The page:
“Inflation is under control, and Americans shouldn’t think twice about it.”
At least that’s the conventional wisdom — and for a long time, it has gone unchallenged in the public eye. But on February 29, CBS News shed some light on a poorly kept secret: that inflation is far worse than the government lets on.
The study referenced in the article, performed by the American Institute for Economic Research, concludes that everyday prices have risen 8 percent over the past year, as opposed to the 3.1 percent figure proposed by the government. Food, prescription drug, and motor fuel costs have all risen faster than the official rate would suggest.
Of course, this is no surprise to anyone who has lived or shopped in America lately. Most Americans are well aware that their dollars aren’t going nearly as far as they used to, no matter what the official statistics say. The real question is why we continue to put our faith in these obviously faulty formulas.
There are several notable problems with the consumer price index (CPI), the government’s most frequently used measure of inflation. Perhaps most significantly, the core index commonly cited by the government conveniently excludes goods like food and energy whose prices tend to be volatile. This is good news for the government, since it creates the impression that prices are stable and inflation is under control. The people, however, know better, since they don’t have the luxury of just ignoring the price increases that don’t fit a certain narrative. (Gas prices hitting $4 a gallon? Oh, we just won’t count that).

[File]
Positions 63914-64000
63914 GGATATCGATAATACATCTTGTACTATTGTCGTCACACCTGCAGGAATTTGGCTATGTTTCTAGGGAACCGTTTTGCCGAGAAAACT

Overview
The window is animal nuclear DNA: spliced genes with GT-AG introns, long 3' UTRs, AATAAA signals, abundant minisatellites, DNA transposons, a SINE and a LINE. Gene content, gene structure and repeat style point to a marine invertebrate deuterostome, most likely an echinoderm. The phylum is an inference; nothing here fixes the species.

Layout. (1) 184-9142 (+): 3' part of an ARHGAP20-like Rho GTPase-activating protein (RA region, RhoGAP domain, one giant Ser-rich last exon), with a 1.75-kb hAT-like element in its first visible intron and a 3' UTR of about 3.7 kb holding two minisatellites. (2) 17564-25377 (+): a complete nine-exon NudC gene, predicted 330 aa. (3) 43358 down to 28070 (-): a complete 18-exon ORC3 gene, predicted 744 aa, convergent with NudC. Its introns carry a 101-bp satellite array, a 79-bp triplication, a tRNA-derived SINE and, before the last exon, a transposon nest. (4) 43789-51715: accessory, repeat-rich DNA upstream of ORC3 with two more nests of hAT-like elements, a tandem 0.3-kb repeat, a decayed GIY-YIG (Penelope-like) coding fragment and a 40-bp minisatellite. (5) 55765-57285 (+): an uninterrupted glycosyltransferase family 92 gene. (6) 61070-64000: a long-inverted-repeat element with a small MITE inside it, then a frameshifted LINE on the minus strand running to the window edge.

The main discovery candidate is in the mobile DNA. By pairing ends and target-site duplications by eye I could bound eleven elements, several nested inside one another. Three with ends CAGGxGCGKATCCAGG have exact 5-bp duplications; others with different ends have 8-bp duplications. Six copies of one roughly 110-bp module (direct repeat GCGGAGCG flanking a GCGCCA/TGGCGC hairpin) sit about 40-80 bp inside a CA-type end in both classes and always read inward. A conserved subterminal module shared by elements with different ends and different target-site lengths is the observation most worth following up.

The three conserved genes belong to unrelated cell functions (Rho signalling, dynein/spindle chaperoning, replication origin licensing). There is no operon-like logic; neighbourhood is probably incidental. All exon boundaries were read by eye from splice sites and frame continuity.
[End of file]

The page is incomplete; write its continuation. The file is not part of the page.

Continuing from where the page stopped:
Behind the scenes, the government has a strong interest in keeping inflation high. It has very little choice given the massive deficit spending it continues to indulge in, not to mention the perpetual push for consumption at the expense of saving and investing. Weakening the value of the dollar is a sneaky way to ease this debt burden and allow the pattern to continue. This is what happens when an unaccountable Federal Reserve is given free reign over the nation’s money supply.
If it is going to pursue the same reckless and ineffective policies it has been attempting for decades, the government needs inflation. But that’s not exactly something you can tell the public, so the result is a bunch of manipulated numbers that do very little to paint an accurate picture of the economy, but can be easily cited by politicians eager to please the voters.
Note: This article, which summarizes the debate over excluding food and energy from core inflation, mentions the plethora of variables monetary policymakers are forced to contend with — and the admittedly strong likelihood of error in analyzing them. This uncertainty should demonstrate the absurdity of ceding control of a complex national economy to an extremely fallible group of bankers. These “misjudgments” can and do have catastrophic effects, as we continue to see.Published in